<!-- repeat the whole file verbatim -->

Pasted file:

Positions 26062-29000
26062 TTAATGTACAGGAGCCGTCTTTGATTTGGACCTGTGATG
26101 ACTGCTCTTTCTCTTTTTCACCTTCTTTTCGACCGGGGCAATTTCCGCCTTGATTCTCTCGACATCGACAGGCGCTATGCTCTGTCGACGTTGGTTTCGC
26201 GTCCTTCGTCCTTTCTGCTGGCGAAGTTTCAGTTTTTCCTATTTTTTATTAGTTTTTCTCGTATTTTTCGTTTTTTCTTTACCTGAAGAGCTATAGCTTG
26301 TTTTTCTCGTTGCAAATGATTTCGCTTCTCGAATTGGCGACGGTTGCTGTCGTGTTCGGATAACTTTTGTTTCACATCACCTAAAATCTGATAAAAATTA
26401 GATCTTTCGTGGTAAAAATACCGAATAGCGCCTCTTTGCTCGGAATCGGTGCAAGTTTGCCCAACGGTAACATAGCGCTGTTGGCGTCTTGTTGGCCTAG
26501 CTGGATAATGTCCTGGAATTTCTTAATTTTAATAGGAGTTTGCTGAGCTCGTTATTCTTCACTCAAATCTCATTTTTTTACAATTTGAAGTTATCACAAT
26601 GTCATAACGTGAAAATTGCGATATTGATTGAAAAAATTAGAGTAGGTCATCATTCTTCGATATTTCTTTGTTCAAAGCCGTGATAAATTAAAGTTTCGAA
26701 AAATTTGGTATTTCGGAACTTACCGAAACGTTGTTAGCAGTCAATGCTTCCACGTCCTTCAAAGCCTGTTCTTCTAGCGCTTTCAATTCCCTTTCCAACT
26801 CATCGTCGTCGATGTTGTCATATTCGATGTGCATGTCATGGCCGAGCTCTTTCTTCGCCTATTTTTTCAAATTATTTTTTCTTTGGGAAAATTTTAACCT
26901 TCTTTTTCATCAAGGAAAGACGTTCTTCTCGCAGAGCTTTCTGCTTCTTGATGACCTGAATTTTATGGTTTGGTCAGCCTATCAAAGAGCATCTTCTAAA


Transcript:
Positions 26062-29000
26062 TTAATGTACAGGAGCCGTCTTTGATTTGGACCTGTGATG
26101 ACTGCTCTTTCTCTTTTTCACCTTCTTTTCGACCGGGGCAATTTCCGCCTTGATTCTCTCGACATCGACAGGCGCTATGCTCTGTCGACGTTGGTTTCGC
26201 GTCCTTCGTCCTTTCTGCTGGCGAAGTTTCAGTTTTTCCTATTTTTTATTAGTTTTTCTCGTATTTTTCGTTTTTTCTTTACCTGAAGAGCTATAGCTTG
26301 TTTTTCTCGTTGCAAATGATTTCGCTTCTCGAATTGGCGACGGTTGCTGTCGTGTTCGGATAACTTTTGTTTCACATCACCTAAAATCTGATAAAAATTA
26401 GATCTTTCGTGGTAAAAATACCGAATAGCGCCTCTTTGCTCGGAATCGGTGCAAGTTTGCCCAACGGTAACATAGCGCTGTTGGCGTCTTGTTGGCCTAG
26501 CTGGATAATGTCCTGGAATTTCTTAATTTTAATAGGAGTTTGCTGAGCTCGTTATTCTTCACTCAAATCTCATTTTTTTACAATTTGAAGTTATCACAAT
26601 GTCATAACGTGAAAATTGCGATATTGATTGAAAAAATTAGAGTAGGTCATCATTCTTCGATATTTCTTTGTTCAAAGCCGTGATAAATTAAAGTTTCGAA
26701 AAATTTGGTATTTCGGAACTTACCGAAACGTTGTTAGCAGTCAATGCTTCCACGTCCTTCAAAGCCTGTTCTTCTAGCGCTTTCAATTCCCTTTCCAACT
26801 CATCGTCGTCGATGTTGTCATATTCGATGTGCATGTCATGGCCGAGCTCTTTCTTCGCCTATTTTTTCAAATTATTTTTTCTTTGGGAAAATTTTAACCT
26901 TCTTTTTCATCAAGGAAAGACGTTCTTCTCGCAGAGCTTTCTGCTTCTTGATGACCTGAATTTTATGGTTTGGTCAGCCTATCAAAGAGCATCTTCTAAA